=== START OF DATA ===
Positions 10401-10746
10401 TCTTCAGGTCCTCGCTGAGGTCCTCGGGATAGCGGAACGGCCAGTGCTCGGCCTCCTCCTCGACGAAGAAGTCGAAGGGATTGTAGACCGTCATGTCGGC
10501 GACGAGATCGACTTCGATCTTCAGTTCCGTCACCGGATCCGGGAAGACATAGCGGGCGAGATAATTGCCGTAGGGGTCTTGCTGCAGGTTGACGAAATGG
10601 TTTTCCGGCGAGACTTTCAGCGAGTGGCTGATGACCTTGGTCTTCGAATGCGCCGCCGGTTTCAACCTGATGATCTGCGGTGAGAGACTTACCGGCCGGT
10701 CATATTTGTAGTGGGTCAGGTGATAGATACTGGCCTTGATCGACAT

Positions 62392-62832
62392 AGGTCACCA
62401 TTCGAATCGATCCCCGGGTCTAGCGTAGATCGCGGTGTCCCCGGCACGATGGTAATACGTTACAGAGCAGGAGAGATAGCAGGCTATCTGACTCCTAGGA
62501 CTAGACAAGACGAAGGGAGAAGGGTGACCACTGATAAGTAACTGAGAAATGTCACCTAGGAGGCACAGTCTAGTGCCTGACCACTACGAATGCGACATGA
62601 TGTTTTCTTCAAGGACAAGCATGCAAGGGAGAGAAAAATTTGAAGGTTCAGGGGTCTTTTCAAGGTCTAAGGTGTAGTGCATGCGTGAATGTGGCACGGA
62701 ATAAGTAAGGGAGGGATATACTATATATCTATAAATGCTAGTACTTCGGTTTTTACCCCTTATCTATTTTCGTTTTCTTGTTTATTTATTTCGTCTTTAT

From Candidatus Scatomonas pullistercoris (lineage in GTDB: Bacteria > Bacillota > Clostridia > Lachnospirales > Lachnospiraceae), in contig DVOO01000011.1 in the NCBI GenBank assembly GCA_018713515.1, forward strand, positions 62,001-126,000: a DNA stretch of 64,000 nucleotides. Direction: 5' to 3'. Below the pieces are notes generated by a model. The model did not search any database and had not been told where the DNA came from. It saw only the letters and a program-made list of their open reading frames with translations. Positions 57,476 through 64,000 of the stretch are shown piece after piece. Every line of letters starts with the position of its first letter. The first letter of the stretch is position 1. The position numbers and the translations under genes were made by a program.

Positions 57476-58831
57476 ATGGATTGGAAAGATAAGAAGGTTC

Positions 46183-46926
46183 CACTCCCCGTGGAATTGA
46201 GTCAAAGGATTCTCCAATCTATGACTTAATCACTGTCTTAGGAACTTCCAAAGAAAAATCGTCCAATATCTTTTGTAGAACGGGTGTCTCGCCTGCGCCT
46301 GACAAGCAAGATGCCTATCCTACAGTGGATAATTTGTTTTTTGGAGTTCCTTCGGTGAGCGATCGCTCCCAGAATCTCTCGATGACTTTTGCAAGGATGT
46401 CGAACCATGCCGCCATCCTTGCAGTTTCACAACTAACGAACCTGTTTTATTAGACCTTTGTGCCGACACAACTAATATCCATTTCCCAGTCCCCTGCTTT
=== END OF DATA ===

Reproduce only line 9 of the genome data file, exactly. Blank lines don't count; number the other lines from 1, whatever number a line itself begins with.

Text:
62501 CTAGACAAGACGAAGGGAGAAGGGTGACCACTGATAAGTAACTGAGAAATGTCACCTAGGAGGCACAGTCTAGTGCCTGACCACTACGAATGCGACATGA